Rhode Island School Pilots GPS, RFID on Busses
A plan to use
and RFID to track students on busses raises questions about using a technology on children that was originally designed to track products and cattle.
When Brittan Elementary School District in Sutter, California quietly kicked off a pilot program in 2005 that required its students to wear an identification badge implanted with an RFID chip, the program ignited a massive privacy debate that resulted, two years later, in anti-RFID legislation. Now a small school district in
The Rhode Island chapter of the American Civil Liberties Union, in a Jan. 4 letter to Schools Superintendent Rosemarie Kraeger, criticized
The comparison hasn't gone unnoticed, particularly by the ACLU.
"RFID technology was originally developed to track products and cattle. The privacy and security implications with using this technology for tagging human beings, particularly children, are considerable. Concerns about the use of RFID chips for non-commercial tracking purposes have been raised not only by organizations like the ACLU, but also by a variety of government organizations, elected representatives and independent researchers who specialize in RFID technology," wrote Steven Brown, executive director of the Rhode Island affiliate of the ACLU. "We note that when a similar program was introduced a few years ago in a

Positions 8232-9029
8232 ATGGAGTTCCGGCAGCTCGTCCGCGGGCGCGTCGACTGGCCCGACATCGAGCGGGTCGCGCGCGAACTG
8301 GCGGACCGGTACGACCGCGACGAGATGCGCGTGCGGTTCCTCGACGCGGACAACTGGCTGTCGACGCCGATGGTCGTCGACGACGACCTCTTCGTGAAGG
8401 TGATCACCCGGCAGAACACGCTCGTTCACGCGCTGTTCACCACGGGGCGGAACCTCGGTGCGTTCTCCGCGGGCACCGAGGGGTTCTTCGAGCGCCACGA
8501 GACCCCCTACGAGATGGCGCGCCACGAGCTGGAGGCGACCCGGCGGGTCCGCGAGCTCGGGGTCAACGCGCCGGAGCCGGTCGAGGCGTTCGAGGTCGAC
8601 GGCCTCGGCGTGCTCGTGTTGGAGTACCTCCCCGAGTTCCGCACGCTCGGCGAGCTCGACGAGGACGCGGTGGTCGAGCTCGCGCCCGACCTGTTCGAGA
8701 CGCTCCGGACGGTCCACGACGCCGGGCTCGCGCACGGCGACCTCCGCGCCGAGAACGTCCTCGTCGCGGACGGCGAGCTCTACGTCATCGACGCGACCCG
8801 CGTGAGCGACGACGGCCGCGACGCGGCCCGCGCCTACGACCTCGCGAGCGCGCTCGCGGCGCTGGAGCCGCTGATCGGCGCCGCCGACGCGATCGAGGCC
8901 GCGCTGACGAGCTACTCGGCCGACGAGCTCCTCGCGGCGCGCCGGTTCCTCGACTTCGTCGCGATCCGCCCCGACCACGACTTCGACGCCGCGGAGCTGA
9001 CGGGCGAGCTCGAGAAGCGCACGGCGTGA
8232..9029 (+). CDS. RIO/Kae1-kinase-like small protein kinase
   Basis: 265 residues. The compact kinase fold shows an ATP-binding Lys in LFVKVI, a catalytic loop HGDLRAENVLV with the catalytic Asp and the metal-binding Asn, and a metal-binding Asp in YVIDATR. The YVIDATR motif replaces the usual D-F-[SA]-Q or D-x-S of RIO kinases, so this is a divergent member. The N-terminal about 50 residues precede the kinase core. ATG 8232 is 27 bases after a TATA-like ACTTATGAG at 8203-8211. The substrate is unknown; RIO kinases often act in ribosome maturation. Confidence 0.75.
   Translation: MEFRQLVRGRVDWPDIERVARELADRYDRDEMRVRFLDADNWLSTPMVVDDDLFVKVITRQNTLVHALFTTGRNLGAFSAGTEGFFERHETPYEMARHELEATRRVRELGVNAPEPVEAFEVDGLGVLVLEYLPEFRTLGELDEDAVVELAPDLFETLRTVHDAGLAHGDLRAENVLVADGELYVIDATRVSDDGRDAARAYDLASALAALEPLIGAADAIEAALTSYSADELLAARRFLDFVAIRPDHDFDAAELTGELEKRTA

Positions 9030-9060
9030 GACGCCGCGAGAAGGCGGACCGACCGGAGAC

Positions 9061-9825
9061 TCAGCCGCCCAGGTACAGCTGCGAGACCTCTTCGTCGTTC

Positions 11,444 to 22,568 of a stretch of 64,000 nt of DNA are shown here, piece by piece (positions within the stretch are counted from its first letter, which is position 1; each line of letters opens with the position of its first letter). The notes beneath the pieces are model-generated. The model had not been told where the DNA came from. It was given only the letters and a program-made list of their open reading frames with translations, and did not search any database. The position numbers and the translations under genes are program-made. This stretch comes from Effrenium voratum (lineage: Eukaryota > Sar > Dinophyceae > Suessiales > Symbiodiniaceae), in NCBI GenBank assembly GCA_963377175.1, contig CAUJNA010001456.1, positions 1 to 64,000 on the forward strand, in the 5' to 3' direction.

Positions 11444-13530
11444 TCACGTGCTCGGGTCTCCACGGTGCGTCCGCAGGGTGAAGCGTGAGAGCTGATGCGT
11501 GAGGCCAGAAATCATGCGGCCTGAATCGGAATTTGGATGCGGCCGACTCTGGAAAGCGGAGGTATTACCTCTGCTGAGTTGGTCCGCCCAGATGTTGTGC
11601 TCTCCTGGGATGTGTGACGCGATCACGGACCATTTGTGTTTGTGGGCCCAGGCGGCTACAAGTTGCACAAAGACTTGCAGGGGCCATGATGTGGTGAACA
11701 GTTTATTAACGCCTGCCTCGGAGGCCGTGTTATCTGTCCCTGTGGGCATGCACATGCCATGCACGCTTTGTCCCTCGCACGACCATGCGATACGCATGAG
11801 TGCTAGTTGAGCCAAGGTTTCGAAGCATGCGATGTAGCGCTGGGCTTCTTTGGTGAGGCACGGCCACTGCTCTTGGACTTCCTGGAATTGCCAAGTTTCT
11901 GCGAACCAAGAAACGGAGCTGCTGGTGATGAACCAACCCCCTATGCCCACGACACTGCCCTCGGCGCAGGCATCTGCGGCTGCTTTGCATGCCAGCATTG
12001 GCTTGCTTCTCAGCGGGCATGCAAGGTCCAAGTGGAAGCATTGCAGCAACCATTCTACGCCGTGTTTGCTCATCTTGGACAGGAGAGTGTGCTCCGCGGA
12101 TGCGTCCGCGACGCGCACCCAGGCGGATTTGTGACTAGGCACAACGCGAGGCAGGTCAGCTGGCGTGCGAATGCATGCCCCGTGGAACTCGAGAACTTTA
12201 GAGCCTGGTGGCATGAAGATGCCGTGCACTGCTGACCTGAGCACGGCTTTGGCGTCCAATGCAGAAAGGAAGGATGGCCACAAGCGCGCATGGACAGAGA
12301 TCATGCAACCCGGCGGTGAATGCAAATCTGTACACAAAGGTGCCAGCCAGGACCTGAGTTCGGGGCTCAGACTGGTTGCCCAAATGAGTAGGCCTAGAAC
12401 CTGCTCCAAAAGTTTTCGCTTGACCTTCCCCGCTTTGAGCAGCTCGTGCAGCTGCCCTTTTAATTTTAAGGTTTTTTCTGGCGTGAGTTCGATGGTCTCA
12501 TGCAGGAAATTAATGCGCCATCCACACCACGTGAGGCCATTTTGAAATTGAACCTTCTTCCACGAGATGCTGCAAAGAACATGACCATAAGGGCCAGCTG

The pilot program in question at Aquidneck Elementary is
"This is a more accountable way to provide accurate data to parents with regard to transporting their kids," said Collins. "We're not forcing this down anyone's throat. [With respect to the
Collins said that the school district sent out letters to parents informing them of the
After the brouhaha in California at Brittan Elementary School District, state Sen. Joseph Simitian, a Democrat from Palo Alto, authored a bill introducing security and privacy measures around the use of RFID-;particularly in government ID documents that would include schools. While that bill was shot down by Gov. Arnold Schwarzenegger last year, another bill sponsored by Sen. Simitian has been enacted into law, and others are pending. In October 2007 it became illegal for
In the wake of the 2006 veto Senator Simitian took the next feasible step. He cleaved the Identity Information and Protection Act into smaller bits and shipped them off to the legislature as five separate bills. SB 362, the anti-forced human chipping bill, is the first of those smaller bills to see the light of day. It could have positive implications for the remaining four RFID bills trundling through California's legislative process -and serve as bell-weather legislation for other state's actions regarding RFID.
"RFID technology is not in and of itself the issue. RFID is a minor miracle, with all sorts of good uses," said Senator Simitian, in an Oct. 15 interview with eWEEK. "But we cannot and should not condone forced 'tagging' of humans. It's the ultimate invasion of privacy."